I make homemade dog food in large quantities and freeze it on a monthly basis. I shop the sales and of course try to buy in season when vegetables are in abundance.
However, when shopping out of season, frozen bagged vegetables are a solid back up plan when making my dog’s meals.
Dog Food Made Fresh Daily
So if you’re making your dog’s food on a daily basis and enjoy the same vegetables as your dog, you could just make life easy and eat the same veggies on a daily basis as long as they are not covered in butter or other unnecessary fats.
Most dogs prefer their vegetables roasted in the oven with a tiny bit of coconut oil or olive oil just as you would make for yourself.
When roasting (cooking) you have a lot more options because the vegetables become easier for your dog to digest.
- Brussel Sprouts
- Bell Pepper (Not HOT)
Best Veggies for Freezing Dog Food
If you’re feeding a raw diet or freezing meals (like I am) you’re better off with sticking with vegetables that freeze well in their raw form (or blanched).
My dog’s favorite veggies that freeze well (for a dog’s meal) are squash, carrots, broccoli, cauliflower and spinach.
Cucumbers, celery and other lettuces turn into a wet mess and brussel sprouts overpower the entire meal as they thaw. For that reason, I only give my dog cooked, roasted brussel sprouts and do not add them to his dinners for freezing.
If you’re interested in raw diet info check my post: Raw Diet for Beginners. I go over the 3 popular ways to introduce raw food and make the transition.
What Vegetables are NOT good for Dogs?
Do NOT feed dogs these vegetables in their cooked or raw form:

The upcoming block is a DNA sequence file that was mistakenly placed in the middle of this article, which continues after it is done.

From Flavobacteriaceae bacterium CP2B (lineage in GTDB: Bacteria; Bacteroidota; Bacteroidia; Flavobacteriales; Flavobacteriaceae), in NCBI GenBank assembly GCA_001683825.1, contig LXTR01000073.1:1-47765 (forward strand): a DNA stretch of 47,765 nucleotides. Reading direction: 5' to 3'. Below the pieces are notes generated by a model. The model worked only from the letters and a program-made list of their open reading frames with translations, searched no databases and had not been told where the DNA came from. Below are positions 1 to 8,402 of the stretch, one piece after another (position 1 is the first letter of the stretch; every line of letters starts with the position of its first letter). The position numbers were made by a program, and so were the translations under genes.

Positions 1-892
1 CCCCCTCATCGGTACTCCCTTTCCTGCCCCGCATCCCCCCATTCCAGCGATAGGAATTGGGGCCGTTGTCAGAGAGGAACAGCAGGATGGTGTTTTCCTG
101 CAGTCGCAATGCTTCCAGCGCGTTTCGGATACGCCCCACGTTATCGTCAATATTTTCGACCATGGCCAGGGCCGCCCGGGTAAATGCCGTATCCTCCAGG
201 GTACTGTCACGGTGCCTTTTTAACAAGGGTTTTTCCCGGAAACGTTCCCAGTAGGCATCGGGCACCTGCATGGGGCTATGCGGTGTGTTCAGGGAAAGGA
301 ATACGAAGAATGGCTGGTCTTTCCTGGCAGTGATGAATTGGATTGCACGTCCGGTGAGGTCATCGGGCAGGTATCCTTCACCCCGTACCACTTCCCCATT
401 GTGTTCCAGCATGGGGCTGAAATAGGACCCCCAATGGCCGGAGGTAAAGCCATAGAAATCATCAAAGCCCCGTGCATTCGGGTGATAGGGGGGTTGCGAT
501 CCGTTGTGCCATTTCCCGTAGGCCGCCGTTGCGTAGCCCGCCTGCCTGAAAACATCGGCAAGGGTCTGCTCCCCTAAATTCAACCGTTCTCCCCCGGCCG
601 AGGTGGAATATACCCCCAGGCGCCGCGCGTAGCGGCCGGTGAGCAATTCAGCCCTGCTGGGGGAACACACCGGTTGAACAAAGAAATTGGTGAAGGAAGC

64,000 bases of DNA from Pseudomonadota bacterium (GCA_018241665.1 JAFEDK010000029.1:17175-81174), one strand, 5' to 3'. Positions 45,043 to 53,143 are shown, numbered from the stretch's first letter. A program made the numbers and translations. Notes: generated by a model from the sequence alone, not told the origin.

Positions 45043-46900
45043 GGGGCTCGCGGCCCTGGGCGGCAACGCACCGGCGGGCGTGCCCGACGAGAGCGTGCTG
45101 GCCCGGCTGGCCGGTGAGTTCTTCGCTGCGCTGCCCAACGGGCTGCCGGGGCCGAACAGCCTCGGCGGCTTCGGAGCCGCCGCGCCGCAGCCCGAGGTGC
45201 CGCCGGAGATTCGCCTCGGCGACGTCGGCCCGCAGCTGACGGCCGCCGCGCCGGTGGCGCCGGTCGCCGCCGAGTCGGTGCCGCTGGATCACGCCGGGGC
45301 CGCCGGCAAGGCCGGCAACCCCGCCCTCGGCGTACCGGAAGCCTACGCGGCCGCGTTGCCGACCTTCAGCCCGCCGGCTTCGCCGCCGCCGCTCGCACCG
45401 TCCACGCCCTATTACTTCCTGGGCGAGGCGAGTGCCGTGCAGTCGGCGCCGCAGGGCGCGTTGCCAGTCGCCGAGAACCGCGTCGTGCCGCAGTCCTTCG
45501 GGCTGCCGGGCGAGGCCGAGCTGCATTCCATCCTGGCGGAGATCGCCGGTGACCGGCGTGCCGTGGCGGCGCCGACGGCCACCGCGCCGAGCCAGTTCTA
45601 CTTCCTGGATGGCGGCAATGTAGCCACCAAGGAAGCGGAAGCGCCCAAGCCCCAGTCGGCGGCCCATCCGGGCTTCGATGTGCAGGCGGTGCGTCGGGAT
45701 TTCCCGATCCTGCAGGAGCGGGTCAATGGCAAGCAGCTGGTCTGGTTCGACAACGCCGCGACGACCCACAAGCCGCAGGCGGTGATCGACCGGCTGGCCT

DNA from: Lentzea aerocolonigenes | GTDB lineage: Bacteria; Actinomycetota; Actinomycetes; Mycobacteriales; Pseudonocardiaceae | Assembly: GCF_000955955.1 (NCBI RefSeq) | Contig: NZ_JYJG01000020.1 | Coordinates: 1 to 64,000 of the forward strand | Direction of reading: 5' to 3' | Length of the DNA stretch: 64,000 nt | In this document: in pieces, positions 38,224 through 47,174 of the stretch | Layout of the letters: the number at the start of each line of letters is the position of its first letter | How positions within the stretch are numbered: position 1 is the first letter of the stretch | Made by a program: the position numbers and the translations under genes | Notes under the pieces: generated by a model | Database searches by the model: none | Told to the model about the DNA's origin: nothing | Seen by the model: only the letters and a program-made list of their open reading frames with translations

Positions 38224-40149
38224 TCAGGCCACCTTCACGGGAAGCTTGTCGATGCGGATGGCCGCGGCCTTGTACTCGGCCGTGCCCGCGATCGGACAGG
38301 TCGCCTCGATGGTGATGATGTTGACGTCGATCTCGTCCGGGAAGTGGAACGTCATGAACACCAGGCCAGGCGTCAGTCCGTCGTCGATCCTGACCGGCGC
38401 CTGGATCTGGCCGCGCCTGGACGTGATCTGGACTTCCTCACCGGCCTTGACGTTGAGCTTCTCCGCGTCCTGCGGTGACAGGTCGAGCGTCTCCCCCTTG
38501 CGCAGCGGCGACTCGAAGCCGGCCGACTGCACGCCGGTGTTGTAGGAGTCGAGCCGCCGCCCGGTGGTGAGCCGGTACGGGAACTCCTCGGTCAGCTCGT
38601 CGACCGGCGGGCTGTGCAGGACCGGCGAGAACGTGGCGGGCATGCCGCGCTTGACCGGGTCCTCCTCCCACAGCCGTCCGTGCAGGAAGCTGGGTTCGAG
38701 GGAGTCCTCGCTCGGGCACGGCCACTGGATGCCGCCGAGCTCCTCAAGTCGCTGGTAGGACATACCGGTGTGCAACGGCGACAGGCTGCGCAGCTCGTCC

- The entire Onion family: Onions, green onion, scallions, chives, leeks.
- Avacado (not any part)
- Tomato (stem and parts near stem)
- Peppers (bell okay)
How to Prepare Vegetables for Dogs
Always clean vegetables the same way you would if feeding them to a child. Your dog cannot process pesticides any easier than we can.
Peel celery strands and any tough, soil growing vegetables just as you would for personal consumption.
Roast or Blanch
If you have time, you can roast vegetables twice per week and store them in the fridge for healthy, tasty treat options. Simply cut them a little larger than bite size (most will shrink), drizzle a tiny amount of olive or coconut oil and roast them until tender at 375-400.
If your dog will eat vegetables boiled then by all means go ahead and boil them.
As long as you don’t overcook them, they’ll retain a good amount of their nutrients so your dog gets the total benefit of a healthy treat option.
Having a stash of veggies for your dog is a really smart and healthy way to be able to feed your dog several treats a day without all the calories or fillers found in commercially packaged offerings.
Every day, more and more dog foods and treats are being recalled for contaminated meat or other added ingredients. You can definitely take the stress out of dog treats by making some of your own.
Vegetables are easy to make and far healthier for your dog than other treats with fillers, chemicals and preservatives. This is one area where you can take control of your dog’s health for very little time and cost. Have fun and enjoy the process!